Women and IBD

 Drs. Sandra Quezada, Leyla Ghazi, Seema Patil and Andrea Chao Bafford

One of the goals of the Inflammatory Bowel Disease (IBD) Program at the University of Maryland Medical Center is to focus on specialty care for women with inflammatory bowel disease (IBD). IBD is typically diagnosed in people ages 25 to 35, and while women are as likely to develop the condition as men, fertility and childbearing concerns often factor into their treatment. In addition to treating IBD, we offer education regarding many aspects of women's gastrointestinal health, and provide management strategies during difficult and life-changing times.

Since many of our patients are of childbearing age, they have questions about fertility, conceiving, intimacy and taking medications during pregnancy. The IBD Program offers resources to address the issues and works closely with the high-risk maternal-fetal medicine group.

The IBD Program offers these unique services for women with IBD:

  • Multidisciplinary approach for the care of IBD patients, including expedited referrals to minimally invasive and colorectal surgery
  • Specialized imaging and diagnostic techniques
  • High risk OB/GYN providers
  • Endoscopic ultrasound for evaluation of fecal incontinence and perianal Crohn's disease
  • Chromoendoscopy for detection of dysplasia in high risk patients
  • Nutritionist who specializes in short bowel, malabsorption, and IBD nutrition

Pregnancy and IBD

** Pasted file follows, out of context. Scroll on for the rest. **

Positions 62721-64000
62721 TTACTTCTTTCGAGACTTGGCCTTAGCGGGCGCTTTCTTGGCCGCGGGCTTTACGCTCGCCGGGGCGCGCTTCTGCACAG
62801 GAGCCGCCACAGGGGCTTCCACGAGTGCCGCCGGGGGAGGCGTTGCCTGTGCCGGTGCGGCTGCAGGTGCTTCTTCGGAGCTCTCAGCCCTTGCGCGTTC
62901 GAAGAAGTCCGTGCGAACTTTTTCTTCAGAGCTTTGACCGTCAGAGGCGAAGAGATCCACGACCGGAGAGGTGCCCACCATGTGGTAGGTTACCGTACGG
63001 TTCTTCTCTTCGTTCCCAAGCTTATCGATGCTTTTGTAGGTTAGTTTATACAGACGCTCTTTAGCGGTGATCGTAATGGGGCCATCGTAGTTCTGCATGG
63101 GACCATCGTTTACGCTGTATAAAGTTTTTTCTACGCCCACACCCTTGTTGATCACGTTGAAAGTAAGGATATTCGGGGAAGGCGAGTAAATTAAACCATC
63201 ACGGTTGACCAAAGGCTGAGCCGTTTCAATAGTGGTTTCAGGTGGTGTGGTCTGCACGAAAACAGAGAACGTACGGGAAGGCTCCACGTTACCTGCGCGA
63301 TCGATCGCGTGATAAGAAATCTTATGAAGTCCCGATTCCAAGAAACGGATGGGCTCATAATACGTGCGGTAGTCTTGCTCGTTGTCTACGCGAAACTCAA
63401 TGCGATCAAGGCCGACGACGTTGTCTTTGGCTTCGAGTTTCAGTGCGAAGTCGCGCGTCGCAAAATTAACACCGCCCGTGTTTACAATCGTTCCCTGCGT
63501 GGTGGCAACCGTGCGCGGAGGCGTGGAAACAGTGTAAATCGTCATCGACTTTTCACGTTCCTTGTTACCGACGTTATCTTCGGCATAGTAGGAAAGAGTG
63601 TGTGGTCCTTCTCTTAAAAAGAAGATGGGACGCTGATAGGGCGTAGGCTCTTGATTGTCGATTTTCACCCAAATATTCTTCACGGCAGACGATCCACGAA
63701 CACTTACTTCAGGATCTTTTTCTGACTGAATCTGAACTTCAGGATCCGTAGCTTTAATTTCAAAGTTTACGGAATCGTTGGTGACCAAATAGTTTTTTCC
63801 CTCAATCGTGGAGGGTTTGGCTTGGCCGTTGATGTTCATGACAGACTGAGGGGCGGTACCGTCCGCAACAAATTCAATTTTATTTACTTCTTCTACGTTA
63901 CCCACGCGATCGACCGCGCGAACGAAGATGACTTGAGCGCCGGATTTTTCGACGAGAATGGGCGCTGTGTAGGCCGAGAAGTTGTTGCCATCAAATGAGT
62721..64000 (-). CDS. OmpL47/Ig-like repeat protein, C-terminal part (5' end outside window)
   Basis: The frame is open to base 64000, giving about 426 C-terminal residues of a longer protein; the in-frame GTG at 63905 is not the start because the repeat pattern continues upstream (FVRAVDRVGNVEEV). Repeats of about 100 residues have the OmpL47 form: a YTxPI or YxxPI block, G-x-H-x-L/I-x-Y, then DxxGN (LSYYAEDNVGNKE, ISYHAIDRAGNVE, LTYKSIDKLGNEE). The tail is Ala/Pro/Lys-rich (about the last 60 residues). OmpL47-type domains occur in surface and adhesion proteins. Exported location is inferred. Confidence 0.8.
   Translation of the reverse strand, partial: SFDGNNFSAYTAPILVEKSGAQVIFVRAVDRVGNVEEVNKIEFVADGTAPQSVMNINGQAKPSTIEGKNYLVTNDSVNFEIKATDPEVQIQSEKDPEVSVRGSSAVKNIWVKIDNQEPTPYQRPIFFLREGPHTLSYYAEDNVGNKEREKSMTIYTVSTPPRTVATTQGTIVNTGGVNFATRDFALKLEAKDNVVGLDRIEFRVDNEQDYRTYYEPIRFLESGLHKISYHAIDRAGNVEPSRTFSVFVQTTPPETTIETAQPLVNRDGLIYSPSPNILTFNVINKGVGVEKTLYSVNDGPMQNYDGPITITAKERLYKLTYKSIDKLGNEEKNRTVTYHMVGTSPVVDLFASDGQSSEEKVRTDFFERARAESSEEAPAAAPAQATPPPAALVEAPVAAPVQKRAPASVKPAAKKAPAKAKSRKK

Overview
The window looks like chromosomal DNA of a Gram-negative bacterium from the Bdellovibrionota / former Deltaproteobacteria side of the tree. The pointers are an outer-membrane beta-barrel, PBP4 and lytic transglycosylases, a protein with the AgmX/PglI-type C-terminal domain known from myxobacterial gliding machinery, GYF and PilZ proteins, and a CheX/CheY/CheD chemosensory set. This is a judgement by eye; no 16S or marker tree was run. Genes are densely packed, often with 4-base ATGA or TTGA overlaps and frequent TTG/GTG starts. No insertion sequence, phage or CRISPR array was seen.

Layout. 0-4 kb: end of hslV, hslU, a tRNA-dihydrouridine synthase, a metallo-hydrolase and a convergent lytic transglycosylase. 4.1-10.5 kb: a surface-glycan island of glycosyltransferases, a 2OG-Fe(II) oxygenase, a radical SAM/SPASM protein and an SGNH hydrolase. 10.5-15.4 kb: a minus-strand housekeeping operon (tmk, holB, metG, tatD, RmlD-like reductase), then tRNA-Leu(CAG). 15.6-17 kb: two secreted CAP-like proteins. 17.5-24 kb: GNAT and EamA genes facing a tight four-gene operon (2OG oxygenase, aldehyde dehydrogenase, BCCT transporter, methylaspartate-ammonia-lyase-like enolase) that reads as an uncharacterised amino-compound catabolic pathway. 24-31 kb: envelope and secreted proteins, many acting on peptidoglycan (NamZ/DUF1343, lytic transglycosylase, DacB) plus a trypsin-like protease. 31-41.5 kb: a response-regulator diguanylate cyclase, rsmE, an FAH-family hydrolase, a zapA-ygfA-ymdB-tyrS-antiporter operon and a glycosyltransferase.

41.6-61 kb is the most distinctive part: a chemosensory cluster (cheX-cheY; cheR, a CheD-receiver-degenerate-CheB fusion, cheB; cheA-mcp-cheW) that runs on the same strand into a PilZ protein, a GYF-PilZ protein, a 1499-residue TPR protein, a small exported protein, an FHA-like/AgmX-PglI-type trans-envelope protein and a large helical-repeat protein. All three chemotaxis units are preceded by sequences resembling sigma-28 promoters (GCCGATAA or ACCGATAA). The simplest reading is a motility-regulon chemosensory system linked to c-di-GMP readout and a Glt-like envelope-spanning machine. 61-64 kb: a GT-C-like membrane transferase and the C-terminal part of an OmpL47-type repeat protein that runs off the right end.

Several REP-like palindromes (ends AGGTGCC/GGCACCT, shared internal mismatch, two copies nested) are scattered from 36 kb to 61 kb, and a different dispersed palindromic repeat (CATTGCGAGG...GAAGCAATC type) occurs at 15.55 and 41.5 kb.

At the IBD Program, we want to ensure suitable treatment and safety for our patients during pregnancy and at the time of delivery. Patients work together with a gastroenterologist, obstetrician, and surgeon to determine the best choices regarding pregnancy.

Video: IBD and Women's Health

In this 5-minute video, Dr. Seema Patil discusses IBD and Women's Health, answering the following questions: Why are women’s menstrual cycles irregular when they have IBD? How will IBD impact my ability to become pregnant? Can people continue taking their medications through pregnancy? If I have IBD will my child have IBD? and Does IBD put me at a higher risk for osteoporosis/fractures?

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For more information about our services or treatment options or to refer a patient to the IBD Program, please call 410-706-3387.

This page was last updated: November 25, 2014

         
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